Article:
nants, these sources said.
vehicles was strafed and rocketed
by fighter planes yesterday. Fifty
five vehicles were destroyed and
40 damaged.
That was at Mupyong, 20 miles
southwest of Kanggye, near the
Manchurian border about midway
: across the Korean peninsula.
| Kanggye has been reported the
;mountain retreat of the refugee!
Red regime.
But, outside of the vehicular j
concentration, the Air Force went:
a-begging for targets. Ox carts!
and Reds afoot were attacked.
An air spokesman in Tokyo said j
only one B-29 went out today. It
dropped propaganda leaflets on
(See KOREA, Page A-5.)
Gen. Clay Urges No Delay
On Decision fo Arm Reich
By the Associated Press
BONN, Germany, Oct. 25.—Gen.
Lucius D. Clay declared today that
a decision on the rearmament of
Western Germany should not be
delayed.
He said, however, that the
Western powers have no inten
tion of forcing rearmament on the
German people.
Gen. Clay, former United States
military governor for Germany,
was asked at a news conference
if a decision on the formation of
German armed contingents is
urgent.
“The peoples of the world have
got to make up their minds wheth
er they are on the side of freedom
or slavery,” he replied. “There
can be* no delay in making that
decision.
He emphasized that “the Ger
man people in the final analysis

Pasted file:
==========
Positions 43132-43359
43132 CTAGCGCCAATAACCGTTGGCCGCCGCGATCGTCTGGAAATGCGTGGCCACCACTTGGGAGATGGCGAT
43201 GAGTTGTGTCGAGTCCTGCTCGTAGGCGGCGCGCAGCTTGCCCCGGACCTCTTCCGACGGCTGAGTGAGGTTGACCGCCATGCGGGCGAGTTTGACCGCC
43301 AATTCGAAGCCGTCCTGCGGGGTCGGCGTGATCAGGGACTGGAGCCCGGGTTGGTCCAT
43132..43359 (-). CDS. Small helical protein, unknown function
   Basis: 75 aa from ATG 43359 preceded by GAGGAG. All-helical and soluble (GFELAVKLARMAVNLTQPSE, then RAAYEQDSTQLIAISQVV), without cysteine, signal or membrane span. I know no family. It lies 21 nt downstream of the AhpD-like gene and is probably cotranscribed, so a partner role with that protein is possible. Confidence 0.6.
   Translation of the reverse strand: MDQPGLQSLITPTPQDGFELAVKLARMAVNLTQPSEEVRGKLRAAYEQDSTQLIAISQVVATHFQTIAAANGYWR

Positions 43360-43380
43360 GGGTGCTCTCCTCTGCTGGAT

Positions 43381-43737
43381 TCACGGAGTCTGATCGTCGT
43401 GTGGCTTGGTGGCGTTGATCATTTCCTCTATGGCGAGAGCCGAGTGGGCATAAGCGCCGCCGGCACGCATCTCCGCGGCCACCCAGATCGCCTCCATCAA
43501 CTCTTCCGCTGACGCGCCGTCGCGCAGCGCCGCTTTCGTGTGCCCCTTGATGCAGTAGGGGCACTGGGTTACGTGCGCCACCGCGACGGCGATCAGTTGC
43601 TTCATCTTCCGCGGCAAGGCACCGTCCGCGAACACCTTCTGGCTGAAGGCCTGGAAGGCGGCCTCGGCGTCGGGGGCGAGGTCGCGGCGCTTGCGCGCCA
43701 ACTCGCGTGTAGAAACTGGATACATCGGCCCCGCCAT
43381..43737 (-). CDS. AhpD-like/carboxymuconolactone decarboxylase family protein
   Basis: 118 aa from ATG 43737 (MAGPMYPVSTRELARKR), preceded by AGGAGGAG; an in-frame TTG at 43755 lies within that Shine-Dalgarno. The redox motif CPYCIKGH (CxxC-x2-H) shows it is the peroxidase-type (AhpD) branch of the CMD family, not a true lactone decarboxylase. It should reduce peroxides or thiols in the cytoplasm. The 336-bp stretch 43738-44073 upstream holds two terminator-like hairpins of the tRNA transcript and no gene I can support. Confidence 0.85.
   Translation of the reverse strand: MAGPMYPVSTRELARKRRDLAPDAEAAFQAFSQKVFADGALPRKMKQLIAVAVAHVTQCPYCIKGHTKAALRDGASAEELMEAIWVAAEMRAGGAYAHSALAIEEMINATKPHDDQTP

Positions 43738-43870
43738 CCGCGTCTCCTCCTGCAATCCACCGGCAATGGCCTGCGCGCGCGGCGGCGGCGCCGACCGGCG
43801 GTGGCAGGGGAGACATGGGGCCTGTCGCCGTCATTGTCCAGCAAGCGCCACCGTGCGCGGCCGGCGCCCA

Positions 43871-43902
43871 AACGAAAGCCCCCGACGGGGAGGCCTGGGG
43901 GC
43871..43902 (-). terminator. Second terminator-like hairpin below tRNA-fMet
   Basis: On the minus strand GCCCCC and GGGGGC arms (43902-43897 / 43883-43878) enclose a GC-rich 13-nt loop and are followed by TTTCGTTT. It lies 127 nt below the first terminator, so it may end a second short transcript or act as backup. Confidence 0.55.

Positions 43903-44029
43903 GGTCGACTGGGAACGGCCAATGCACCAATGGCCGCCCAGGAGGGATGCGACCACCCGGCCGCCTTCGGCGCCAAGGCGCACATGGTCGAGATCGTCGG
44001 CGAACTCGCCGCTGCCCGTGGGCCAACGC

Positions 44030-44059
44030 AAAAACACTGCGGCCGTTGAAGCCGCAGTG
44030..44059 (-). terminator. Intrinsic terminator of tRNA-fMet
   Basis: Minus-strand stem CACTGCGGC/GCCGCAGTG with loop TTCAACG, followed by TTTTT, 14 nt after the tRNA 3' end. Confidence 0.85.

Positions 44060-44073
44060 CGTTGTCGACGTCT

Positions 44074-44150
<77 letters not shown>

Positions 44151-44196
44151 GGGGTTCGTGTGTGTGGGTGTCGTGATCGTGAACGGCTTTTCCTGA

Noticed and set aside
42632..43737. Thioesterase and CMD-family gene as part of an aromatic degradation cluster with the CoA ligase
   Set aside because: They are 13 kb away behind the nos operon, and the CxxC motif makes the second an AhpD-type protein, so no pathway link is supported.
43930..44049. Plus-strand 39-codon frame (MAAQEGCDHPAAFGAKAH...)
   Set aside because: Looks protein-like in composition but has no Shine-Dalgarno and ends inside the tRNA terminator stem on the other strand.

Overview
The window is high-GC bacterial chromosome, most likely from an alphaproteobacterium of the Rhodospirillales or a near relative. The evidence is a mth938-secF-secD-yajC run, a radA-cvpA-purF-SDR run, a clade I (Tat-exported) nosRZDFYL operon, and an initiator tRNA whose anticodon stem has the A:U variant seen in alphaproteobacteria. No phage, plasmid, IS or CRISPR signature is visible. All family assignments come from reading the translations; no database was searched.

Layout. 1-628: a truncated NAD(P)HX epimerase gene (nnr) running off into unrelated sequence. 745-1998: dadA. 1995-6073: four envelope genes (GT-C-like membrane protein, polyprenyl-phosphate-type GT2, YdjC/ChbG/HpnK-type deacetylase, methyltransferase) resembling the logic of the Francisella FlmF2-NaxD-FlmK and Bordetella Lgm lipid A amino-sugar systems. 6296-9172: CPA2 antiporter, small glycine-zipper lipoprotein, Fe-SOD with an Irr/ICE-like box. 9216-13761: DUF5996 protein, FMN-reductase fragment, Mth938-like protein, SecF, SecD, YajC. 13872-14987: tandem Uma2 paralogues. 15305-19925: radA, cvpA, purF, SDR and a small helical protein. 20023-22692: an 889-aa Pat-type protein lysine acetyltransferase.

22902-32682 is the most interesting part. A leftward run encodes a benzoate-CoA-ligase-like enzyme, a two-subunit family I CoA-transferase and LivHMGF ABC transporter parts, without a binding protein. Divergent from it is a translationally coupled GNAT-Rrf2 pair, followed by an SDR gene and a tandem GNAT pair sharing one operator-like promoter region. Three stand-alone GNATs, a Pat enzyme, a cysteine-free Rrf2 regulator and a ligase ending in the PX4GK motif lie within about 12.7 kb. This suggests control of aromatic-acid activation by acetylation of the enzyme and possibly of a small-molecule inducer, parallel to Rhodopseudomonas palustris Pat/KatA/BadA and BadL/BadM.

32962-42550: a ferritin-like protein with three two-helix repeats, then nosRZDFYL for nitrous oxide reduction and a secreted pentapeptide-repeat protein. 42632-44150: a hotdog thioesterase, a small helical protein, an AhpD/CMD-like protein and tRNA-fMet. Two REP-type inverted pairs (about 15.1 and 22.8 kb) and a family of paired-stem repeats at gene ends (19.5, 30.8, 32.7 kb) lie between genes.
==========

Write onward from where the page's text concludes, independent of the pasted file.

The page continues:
have to decide for themselves what
part they will play in a European
army.’*
k
Having His Cake and Eating It, Too!
One of Five Escaped Convicts
Seized in House Near Culpeper
# Offers No Resistance When Found by Posse,
Attracted by Shots Fired From Window
One man of a group of five con
victs who escaped from a road
gang neai* Culpeper, Va„ yester
day was arrested today in a house
where the escaped man had spent
the night. .
Curtiz B. Fultz, 26, surrendered
without resistance to an armed
posse led by Sheriff B. Hood Way
land, who came to the home of C.
T. Gwinn, Culpeper County sur
veyor, about 11 a.m. today.
The men attracted by the sound
of shooting, found the fugitive fir
ing a .22 rifle out. of an upper
story window at a birdhouse in
-»-.. 1 -
the rear of the home. Police said
the man was apparently intoxi
cated.
None of the other convicts was
at the house when the posse ar
rived. Police were told that they
had left the house early today
after spending the night there.
Mr. Gwinn and his wife are both
in the hospital at Fredericksburg,
recovering from injuries received
! in a traffic accident September 19.
Mr. Gwinn’s stepson, Lee McCal
lum, 18, was staying at the home
i (See CONVICTS. Page A-3.)
Small Nations Offer
To Play Larger Part
In Europe’s Defense
Atlantic Pact Session
Recessed So Delegates
Can Confer With Homes
By John A. Giles
The smaller nations of the
North Atlantic Treaty Organiza
tion appeared ready today to chip
more into the kitty of an accel